October 27, 2005
Today, U.S. Rep. Adam Smith (D-WA) introduced the Trade Adjustment Assistance (TAA) Improvement Act with 75 original co-sponsors, including U.S. Rep. Charles Rangel (D-NY), the Ranking Member on the House Ways and Means Committee, which has oversight of American trade policy and U.S. Rep. Benjamin Cardin, Ranking Member on the Trade Subcommittee. The U.S. manufacturing sector has been hit hard with unemployment, and in recent years the service sector has experienced similar declines in employment as a result of the increasingly global and competitive marketplace.
Currently, TAA provides income support, job training, job searching, relocation assistance and health care tax credits to workers who have lost their jobs due to trade. However, TAA is only available to workers in the manufacturing and agricultural sectors. The new legislation would extend trade TAA benefits to displaced service workers, such as software programmers, hi-tech workers as well as to entire industries if those industries are subject to a trade remedy under US laws that protect domestic industries. The legislation also amends eligibility requirements for TAA to cover those who lose jobs due to overseas production to any country, not just those countries with whom the U.S. has trade agreements. The bill simplifies the application process for wage insurance. In addition, the legislation strengthens the data collection and reporting requirements by making it mandatory for the Department of Labor to track and make public data on both service sector and manufacturing job trends and TAA usage. Finally, it dramatically increases the funding cap for job training programs and enhances health care subsidies for displaced workers.
“Our nation’s prosperity and economic growth is dependent on our workers’ ability to continually upgrade their skills,” said Smith. “In the face of ever greater global competition, we need to ensure that American workers remain the best and most highly skilled workforce in the world. The TAA program is an important component of our commitment to workers. This bill recognizes the reality of our changing economy and provides critically important wage and health insurance to those seeking to regain employment.”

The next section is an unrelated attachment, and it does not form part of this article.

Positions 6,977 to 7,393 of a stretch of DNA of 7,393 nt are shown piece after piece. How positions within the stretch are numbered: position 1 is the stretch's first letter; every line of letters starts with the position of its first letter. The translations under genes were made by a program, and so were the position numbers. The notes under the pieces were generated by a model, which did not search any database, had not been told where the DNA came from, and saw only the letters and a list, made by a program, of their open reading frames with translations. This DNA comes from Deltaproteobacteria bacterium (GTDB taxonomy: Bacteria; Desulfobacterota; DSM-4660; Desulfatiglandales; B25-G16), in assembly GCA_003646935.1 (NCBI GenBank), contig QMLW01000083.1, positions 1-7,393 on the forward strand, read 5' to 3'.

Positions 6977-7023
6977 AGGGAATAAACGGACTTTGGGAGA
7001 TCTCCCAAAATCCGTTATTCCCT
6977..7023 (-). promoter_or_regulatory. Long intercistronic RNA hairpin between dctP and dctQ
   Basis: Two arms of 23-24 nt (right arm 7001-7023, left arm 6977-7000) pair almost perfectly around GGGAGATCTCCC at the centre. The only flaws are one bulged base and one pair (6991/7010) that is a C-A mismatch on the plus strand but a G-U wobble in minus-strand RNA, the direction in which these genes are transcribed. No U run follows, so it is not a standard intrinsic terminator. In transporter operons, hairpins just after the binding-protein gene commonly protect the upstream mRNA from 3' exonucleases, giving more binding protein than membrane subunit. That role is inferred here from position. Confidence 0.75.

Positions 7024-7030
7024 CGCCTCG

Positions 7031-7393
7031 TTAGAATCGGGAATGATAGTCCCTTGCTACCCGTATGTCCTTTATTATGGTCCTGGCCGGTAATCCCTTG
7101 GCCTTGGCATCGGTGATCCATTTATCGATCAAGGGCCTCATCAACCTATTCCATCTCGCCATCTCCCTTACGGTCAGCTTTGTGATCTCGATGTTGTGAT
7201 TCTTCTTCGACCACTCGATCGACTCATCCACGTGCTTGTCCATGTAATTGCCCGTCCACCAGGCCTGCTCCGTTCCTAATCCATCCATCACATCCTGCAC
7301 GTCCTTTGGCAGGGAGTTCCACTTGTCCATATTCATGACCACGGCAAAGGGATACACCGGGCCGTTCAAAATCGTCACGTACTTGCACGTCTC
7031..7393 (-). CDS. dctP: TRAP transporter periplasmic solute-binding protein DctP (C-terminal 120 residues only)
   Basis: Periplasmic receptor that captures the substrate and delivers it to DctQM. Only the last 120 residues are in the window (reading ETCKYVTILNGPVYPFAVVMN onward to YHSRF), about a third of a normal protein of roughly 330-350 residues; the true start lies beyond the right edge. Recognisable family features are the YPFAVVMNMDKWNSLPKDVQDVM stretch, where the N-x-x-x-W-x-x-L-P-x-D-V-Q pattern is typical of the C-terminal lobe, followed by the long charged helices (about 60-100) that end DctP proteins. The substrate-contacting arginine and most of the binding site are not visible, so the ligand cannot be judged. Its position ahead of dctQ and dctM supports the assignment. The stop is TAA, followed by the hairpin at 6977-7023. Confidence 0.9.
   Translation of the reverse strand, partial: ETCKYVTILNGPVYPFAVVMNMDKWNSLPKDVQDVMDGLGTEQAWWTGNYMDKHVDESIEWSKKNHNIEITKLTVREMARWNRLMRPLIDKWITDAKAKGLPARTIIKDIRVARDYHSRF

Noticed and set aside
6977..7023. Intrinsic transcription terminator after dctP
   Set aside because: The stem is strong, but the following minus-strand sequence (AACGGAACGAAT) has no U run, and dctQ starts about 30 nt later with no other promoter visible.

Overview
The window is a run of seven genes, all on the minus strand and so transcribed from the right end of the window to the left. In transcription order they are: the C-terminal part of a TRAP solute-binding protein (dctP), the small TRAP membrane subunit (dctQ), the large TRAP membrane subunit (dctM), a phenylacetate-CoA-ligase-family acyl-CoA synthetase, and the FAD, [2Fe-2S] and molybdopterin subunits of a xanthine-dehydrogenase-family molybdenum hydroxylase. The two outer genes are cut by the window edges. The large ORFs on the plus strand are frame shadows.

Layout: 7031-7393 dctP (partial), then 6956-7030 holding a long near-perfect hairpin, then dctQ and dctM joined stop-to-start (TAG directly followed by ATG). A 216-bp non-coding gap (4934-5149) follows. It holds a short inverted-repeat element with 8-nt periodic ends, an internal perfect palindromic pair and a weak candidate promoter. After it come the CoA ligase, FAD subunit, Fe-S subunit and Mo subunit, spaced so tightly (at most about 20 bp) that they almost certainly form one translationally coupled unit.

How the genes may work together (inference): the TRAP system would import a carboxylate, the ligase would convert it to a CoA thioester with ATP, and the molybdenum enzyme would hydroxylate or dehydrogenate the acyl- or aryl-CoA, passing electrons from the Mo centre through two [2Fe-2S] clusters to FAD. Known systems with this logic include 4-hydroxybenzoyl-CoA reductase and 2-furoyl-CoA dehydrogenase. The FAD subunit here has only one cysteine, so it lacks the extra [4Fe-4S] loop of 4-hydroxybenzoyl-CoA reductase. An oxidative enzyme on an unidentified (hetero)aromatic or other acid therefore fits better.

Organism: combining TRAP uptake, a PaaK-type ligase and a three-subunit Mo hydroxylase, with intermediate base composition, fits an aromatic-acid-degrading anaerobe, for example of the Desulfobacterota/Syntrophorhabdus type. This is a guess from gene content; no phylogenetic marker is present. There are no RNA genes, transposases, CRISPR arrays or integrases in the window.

Bill Center, the President of the Washington Council on International Trade said, “Worker dislocation is one of the major challenges facing the U.S. economy. Even though trade is but one small component of that problem, anything we can do to better facilitate the ability of our workforce to more smoothly and easily transition between jobs and careers should be applauded. We appreciate Representative Smith’s consistent strong leadership on this issue and look forward to the day these benefits will be available to all displaced workers.”
Smith’s legislation has also received support from members of the labor community.
Kristin Farr, Legislative Director for Society of Professional Engineer Employees in Aerospace (SPEEA) and also legislative director for International Federation of Professional Technical Engineers (IFPTE) 2001, said that, “while displaced manufacturing and agricultural workers have benefited from TAA for many years, America's growing population of service sector workers have been left out. Representative Smith's legislation is critical to promoting the competitiveness of our hard-working American workforce because it provides the necessary funding for retraining that displaced workers need. Current TAA legislation only applies to SPEEA members who worked in Boeing's Commercial Airplane division. Representative Smith’s legislation could extend TAA benefits to those laid off SPEEA members who worked on a Boeing defense program or an IT job within Boeing's Shared Services Group (SSG).”
Marcus Courtney, President of the Washington Alliance of Technology Workers (WASHTECH), noted that, “like the manufacturing sector, those in the service sector are increasingly being affected due to job loss from world trade. This legislation will allow those affected greater access to health care, retraining and unemployment insurance benefits as they make the transition.”
Smith will continue to work with his colleagues in a bipartisan fashion to ensure that American workers have access to the retraining and health care benefits they need. The changes included in this bill will help workers maintain comprehensive, affordable benefits for themselves and their families.